Automobiles are vehicles that can drive themselves, without relying on an outside power source such as horses or human power. These vehicles have greatly changed the way people live in the modern world, providing a sense of freedom and convenience not previously available to many. The automobile also has contributed to the growth of numerous industries related to transportation, including gas stations, car dealerships, and auto parts shops. It is estimated that Americans drive over three trillion miles per year in their cars.

Exactly who invented the automobile is a matter of some dispute, but it seems clear that the first gasoline-powered motor car was created in 1885 or 1886 by Karl Benz of Germany. Benz’s design was based on a flat engine, which used an internal combustion process to create mechanical energy that could be transmitted to the wheels. This mechanical energy allowed the car to move forward or backward and climb hills, and it was controlled by a simple clutch and brake system.

The earliest automobiles were essentially horse-drawn carriages with engines added. As the technology improved, however, these cars became more sophisticated, and it was not long before modern life seemed inconceivable or at least highly inconvenient without access to an automobile. The invention of the automobile caused entire societies to restructure themselves around the ease of travel and long-distance movement that it made possible. It also helped to give rise to new leisure activities such as travel, sports, recreation, and restaurants, and it brought with it new laws and government requirements, including safety features, highway rules, and drivers’ licenses. It also contributed to suburban sprawl, where families moved away from city centers into house and garage-built homes surrounded by green lawns.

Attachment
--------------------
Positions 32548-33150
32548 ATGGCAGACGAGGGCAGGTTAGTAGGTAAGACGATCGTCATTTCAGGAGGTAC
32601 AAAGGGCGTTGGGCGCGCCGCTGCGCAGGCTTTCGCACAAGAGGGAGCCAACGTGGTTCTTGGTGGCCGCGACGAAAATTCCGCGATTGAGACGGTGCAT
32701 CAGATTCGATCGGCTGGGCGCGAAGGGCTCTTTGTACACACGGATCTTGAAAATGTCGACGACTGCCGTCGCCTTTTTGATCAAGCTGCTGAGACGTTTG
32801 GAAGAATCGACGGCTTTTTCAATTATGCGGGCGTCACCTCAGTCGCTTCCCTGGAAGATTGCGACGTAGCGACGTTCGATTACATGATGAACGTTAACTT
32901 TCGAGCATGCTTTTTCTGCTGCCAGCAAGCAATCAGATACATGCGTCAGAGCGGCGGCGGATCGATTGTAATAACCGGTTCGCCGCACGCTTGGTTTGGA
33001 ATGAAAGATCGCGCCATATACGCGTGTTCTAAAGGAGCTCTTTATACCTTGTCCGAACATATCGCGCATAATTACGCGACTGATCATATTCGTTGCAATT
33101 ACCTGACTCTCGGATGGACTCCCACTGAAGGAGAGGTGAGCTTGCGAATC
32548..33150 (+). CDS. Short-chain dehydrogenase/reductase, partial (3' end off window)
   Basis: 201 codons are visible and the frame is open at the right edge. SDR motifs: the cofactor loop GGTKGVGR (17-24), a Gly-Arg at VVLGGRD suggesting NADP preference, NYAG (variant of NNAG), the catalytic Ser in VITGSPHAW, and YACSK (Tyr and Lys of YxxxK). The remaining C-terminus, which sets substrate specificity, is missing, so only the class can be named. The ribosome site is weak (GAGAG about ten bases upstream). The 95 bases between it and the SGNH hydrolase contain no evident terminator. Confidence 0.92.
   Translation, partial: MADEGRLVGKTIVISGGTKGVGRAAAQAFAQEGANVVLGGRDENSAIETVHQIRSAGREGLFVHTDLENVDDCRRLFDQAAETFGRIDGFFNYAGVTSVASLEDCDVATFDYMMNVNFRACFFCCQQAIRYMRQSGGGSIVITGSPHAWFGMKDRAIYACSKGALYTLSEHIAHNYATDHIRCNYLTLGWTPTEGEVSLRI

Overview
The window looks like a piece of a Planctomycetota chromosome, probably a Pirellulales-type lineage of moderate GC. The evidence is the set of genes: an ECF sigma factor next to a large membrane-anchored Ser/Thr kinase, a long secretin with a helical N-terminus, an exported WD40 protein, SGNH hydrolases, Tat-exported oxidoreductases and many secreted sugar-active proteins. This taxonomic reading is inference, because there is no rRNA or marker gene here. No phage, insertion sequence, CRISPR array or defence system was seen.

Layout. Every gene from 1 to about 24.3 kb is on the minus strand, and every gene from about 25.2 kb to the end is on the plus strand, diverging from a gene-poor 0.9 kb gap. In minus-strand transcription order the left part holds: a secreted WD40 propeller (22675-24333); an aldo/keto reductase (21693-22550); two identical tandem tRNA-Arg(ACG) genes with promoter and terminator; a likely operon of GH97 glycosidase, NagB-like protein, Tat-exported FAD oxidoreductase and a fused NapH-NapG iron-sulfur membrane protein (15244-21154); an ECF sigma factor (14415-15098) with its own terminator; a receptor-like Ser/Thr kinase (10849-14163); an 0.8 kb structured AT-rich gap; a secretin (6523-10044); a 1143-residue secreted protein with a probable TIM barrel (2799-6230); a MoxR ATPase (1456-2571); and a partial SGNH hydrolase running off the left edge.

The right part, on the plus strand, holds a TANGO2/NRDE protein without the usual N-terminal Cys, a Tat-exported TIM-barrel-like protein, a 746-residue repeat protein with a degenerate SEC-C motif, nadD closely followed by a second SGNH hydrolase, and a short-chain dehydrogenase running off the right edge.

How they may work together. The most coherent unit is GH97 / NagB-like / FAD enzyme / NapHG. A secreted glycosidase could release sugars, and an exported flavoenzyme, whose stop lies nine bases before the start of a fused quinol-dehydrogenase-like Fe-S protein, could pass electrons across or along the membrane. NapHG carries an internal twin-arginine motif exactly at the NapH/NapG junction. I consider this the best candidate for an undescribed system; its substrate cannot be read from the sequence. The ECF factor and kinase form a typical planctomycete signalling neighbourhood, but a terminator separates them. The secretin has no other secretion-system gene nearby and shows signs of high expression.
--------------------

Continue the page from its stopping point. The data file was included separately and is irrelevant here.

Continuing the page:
The modern automobile consists of thousands of individual parts, and these are arranged into semi-independent systems that perform different functions. For example, the engine—the “heart” of the automobile—consists of cylinders, pistons, tubes to deliver fuel to the cylinders, and an electrical system to control the operation of the car’s engine, as well as other components. The arrangement, choice, and type of the parts vary according to a vehicle’s intended use. For example, a car designed for economy may be more focused on the efficiency of its engine and transmission than on comfort and handling, while a racing car will require a stronger engine and more fuel to be able to sustain high speeds.

The advent of mass production techniques in the early twentieth century further reduced the cost of automobiles and brought them within reach of middle-class households, particularly in the United States. Henry Ford, for example, invented the assembly line, which revolutionized industrial manufacturing and lowered the price of his Model T until it was affordable to most Americans. Other manufacturers quickly followed suit.